From a truly distinctive voice brimming with wicked humor, tales of the little disasters that befall and befuddle us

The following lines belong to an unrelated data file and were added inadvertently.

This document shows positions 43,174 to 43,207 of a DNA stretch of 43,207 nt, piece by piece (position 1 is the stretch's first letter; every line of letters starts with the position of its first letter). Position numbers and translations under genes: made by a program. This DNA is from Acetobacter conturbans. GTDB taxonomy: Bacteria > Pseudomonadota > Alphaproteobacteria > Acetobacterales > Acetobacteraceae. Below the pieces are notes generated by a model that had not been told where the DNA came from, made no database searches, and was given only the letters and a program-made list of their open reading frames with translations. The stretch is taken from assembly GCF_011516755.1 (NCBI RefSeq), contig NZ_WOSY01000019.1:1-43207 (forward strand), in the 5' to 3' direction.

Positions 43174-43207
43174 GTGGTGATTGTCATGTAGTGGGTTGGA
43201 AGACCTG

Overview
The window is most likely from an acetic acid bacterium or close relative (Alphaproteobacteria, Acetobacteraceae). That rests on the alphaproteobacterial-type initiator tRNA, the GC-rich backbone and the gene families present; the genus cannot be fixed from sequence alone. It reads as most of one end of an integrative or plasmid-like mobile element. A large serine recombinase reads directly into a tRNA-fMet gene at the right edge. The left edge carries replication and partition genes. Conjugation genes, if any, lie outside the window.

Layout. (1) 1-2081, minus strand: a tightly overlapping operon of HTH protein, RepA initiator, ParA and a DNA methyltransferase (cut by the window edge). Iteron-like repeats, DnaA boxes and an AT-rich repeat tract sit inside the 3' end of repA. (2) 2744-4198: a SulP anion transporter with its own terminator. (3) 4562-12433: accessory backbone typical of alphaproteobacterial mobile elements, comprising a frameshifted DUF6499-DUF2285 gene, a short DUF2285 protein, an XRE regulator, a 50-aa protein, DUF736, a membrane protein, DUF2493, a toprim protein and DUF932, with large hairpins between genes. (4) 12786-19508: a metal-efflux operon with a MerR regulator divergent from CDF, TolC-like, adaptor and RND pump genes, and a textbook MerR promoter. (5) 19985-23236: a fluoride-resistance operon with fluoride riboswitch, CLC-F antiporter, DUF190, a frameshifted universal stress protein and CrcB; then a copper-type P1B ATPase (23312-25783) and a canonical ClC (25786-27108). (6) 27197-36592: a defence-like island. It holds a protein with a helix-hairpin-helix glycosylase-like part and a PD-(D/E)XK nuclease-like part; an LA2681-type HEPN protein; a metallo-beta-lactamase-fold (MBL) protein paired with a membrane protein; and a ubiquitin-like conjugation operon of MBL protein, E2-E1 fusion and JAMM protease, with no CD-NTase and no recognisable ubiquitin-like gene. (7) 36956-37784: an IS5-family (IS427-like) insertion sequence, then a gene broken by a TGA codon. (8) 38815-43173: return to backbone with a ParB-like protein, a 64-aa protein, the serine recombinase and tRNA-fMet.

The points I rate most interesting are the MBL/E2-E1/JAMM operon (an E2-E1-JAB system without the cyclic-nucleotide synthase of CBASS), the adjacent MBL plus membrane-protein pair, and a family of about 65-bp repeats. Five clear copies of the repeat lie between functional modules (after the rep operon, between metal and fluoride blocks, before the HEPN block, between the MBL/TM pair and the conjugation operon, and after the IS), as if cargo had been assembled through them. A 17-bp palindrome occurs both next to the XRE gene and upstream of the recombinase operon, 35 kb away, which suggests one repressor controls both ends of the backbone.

April Wilder’s characters (some normal, some less so) have this in common: they are spiraling (or inching) toward self-destruction. An almost poetic range of disasters are sought out and savored in This Is Not an Accident, from bad romance to iffy adoption decisions to unsteady liaisons with animals and dolls; from compulsive driving to compulsive written correspondence with oneself. A house sitter hides among poets in Salt Lake City after his canine charge dies tragically. A grandma’s boyfriend holds a backyard barbecue under siege—with the kids as his pint-sized guards. The world of these slightly off-center individuals is similarly off by a few degrees. But by the end, we realize it’s not as far off as we would like to think: this is modern American life. What Wilder captures is not a dark side, but rather the side we all know well and hide from others, and ourselves. In the tradition of Wells Tower and Jim Shepard, This Is Not an Accident signals a bold new voice and delivers the kind of insanely incisive moments only a master of the human condition can conjure.